Vacation – Stretch band!

I’m just back from a couple weeks of vacation with my family. Prior to leaving ,the thought of bringing my bow, briefly crossed my mind, but it really wasn’t practical, and bringing it, would have very likely detracted from the memorable family adventure we ended up having.

I did have some concern about losing ground on the work I’d been putting towards my form though, so I packed a stretch band.

Stretch band in hand 2 (1)

This turned out to be a great solution, It took minimal space, was light and it allowed me time in front of a mirror in the early mornings to practice. I discovered that the mirror/stretch band combo gave me good feedback, and helped me identify posture issues and inconsistencies in my draw.

photo 3

Me, while on holiday, looking a bit serious for the camera.

On the travel end, we didn’t check any bags, and I carried it onboard in my backpack with no issues from the airport security folks, although halfway through the flight I did consider tying up one of my kids with it…

Kiddos aside, the stretch band worked well for me, I found it helpful and an easy peasy solution to a bit of archery in your bag, travelling or otherwise.

C.

 

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Fall Turkey

I came home yesterday in the late afternoon after having had a bit of a trying day, grabbed my compound bow and rangefinder and made my way out to the backyard target.

I had taken the rangefinder because I wanted to practice at 30 and 40 yards and I had not marked the distance. I warmed up at 20 yards then stepped back to 30 yards. I shot a few ends at 30 yards then heard heavy flapping on the other side of my house next to my driveway, I managed to look quickly enough to catch a turkey flying up to it’s roost. I walked further around the corner and switched from a target field tip arrow to a broadheaded  arrow, fortunately my quiver was attached to the bow.

I then spotted a 2nd turkey walking towards the same patch of woods where the first had roosted. I had my rangefinder so I quickly ranged a tree just ahead of him, 30 yards, the single pin sight was already set at that distance, so I drew, waited for the turkey to clear a clump of brush and loosed the arrow.

I hit my mark cleanly in the vitals and with it had my first ever successful hunt. Laurel and the kids arrived shortly thereafter and there was much excitement and the kids and I went down to the country store to tag him. I’d never tagged anything before so it was all novel. I later cleaned it, which was new too, YouTube showing me the way.

It is so interesting the changes we undergo as people, I would not have thought in prior years that I’d be a hunter, fascinating the paths we’ll take and the growth we can experience when we permit it.

C.

The hunting puzzle

It has been heart lifting to be outdoors lately as the temps have been warm and the fall foliage is in the full throes of its seasonal metamorphosis. I often forget how a little time in nature can re-charge one’s batteries and reset your outlook if you’re finding yourself a bit skewed by life.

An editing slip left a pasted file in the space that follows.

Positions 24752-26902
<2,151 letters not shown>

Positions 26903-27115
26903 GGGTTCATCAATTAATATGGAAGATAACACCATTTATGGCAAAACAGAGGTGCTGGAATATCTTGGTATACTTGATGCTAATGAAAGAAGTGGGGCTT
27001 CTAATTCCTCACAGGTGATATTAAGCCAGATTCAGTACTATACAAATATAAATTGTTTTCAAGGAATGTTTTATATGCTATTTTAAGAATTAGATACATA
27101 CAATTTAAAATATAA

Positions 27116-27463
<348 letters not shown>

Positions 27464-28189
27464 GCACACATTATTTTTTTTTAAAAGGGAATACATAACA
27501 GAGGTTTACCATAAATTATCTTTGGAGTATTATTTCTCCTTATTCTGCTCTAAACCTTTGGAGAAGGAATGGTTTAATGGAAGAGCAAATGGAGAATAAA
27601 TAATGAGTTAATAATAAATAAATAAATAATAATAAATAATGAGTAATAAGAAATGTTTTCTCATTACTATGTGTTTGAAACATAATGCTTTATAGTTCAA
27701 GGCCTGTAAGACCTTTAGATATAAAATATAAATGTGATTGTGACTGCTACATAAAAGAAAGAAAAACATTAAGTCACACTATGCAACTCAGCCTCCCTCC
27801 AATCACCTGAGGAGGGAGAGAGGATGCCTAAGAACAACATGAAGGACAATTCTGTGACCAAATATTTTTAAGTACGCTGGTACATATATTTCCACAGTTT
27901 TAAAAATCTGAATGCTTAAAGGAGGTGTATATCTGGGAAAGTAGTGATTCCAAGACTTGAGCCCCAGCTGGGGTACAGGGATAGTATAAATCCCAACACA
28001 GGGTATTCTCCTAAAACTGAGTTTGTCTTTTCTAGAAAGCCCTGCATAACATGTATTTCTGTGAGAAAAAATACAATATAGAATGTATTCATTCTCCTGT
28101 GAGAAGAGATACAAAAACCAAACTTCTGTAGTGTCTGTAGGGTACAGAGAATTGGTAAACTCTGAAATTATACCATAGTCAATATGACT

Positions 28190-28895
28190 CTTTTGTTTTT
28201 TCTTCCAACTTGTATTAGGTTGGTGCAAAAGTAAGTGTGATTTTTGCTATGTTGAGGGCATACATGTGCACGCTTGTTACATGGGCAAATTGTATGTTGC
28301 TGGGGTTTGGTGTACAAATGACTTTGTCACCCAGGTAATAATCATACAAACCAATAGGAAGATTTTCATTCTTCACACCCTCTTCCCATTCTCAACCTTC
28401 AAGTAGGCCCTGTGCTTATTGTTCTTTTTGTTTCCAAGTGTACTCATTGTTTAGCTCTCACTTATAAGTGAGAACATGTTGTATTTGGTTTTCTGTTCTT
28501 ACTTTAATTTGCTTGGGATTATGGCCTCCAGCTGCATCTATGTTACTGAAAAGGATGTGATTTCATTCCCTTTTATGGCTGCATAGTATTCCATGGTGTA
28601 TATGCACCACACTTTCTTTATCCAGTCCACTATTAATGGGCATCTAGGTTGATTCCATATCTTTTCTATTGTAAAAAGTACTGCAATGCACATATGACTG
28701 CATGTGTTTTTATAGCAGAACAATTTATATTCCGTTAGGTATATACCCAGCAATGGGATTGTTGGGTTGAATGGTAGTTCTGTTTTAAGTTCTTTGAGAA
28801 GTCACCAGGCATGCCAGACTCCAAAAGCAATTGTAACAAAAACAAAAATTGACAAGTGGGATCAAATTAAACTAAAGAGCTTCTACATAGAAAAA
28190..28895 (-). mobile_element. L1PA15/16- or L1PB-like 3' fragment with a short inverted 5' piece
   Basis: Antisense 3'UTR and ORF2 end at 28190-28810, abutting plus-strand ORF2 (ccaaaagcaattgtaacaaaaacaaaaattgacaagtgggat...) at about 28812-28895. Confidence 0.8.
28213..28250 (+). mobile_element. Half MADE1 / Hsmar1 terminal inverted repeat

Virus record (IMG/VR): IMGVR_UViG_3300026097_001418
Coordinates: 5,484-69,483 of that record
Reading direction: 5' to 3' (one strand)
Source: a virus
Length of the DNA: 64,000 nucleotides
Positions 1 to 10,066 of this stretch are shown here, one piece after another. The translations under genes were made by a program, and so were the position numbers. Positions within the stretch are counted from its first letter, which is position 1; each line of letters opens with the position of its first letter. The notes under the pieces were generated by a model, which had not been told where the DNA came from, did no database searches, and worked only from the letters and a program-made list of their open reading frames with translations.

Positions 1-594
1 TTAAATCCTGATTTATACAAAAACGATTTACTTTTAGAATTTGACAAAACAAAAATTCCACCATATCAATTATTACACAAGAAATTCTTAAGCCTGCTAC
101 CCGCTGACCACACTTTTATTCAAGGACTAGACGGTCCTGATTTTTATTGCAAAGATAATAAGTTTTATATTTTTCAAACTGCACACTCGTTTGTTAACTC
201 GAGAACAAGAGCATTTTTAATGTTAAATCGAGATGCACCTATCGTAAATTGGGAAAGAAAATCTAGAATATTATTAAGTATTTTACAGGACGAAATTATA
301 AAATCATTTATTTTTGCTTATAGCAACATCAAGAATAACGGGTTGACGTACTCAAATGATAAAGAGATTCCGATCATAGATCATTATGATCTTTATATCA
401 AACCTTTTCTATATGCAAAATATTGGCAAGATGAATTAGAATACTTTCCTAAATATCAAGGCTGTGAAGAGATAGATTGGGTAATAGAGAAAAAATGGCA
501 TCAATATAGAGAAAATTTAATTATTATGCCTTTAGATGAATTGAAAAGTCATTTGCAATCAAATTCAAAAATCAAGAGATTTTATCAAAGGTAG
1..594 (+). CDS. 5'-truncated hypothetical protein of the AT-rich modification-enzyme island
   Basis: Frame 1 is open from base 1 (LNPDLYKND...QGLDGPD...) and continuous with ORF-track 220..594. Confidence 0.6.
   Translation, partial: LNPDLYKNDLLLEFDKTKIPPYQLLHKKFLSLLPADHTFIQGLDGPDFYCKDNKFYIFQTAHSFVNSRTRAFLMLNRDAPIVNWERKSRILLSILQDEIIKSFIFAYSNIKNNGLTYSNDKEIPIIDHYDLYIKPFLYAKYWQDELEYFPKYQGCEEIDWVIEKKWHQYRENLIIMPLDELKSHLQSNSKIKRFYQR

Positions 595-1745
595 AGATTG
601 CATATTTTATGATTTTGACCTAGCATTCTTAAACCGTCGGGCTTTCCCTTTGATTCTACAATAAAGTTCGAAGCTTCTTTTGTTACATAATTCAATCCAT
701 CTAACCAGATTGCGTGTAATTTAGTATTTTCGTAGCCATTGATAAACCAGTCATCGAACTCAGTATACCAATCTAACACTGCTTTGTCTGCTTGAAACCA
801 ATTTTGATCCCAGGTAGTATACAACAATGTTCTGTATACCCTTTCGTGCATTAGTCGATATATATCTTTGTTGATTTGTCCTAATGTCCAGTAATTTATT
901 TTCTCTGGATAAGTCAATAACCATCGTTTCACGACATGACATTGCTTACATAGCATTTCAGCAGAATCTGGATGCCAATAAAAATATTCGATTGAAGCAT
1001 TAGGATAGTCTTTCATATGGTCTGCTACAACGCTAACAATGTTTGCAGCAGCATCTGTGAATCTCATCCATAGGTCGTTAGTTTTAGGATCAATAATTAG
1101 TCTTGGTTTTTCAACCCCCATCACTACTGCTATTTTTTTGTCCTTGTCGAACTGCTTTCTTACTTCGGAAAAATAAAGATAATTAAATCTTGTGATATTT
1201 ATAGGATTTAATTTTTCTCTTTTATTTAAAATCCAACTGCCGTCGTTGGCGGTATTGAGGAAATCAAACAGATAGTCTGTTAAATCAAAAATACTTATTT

The fall foliage is of course the most obvious change this time of year but there are others, for example the great amount of mushrooms to be found in the woods this time of year. they are interesting to see and find, like gnomes hiding in the woods.

The oak trees are turning and dropping acorns, which in turn feed the forest to include deer, squirrels and other critters.

The area I live in is oak full. Which in my view is a plus and a minus. A nice boon because it is a food source for deer which means that they’re around, but with so many oaks it is difficult to pinpoint where they’re feeding and where to locate them.

Oak

Acorns – all over the woods behind my house right now.

On the hunting front I’m starting to figure out why the call it hunting and not “getting”. Fortunately for this greenhorn there is a lot more season ahead to make up for the steep learning curve.

I did have an interesting experience while in my treestand in the pitch with just some moonlight out, as I sat,  I spied  green eyes digging at something in the ground a mere 12 yards away. The green eyes had a very faint glow to them, surely reflecting the bit of moonlight out. I thought back to the trail cam pics and how two does frequented this area at about this time, I could barely see the movement of bodies down there, too dark to tell, also not legal shooting time even if I could see. I stood stock still waiting for daylight only to find that they had slipped away in the darkness.

When I climbed down from the stand, I went over to the spot where they’d been and found a mostly nibbled mushroom. Interesting info in my education of whitetails.

Mostly eaten mushroom

I’ve also been finding some signs of a buck in my area. There is an area of saplings that has rubs on it from previous years but I also found some new rubs, see pic.

Rub!

What I’ve found about hunting so far is that it is very puzzle like.There are hints all over the woods left for you to decipher in order to put together a picture of what is going on. How successfully you form that picture and the decisions you make in reaction to your information plays a big part in how you fare out there.

I would also say that this puzzle solving process is an enjoyable one and it constitutes a big part of this endeavor. I’m new to this but I would venture to say that preparing, practice,  research, scouting, interpreting information, then setting up situations based on the knowledge gained is most of the experience. I would put the rest of it as waiting or being patient, good hunters are a patient bunch. The actual encounter with an animal is the smallest part of this, probably falls in the minutes and seconds category for most.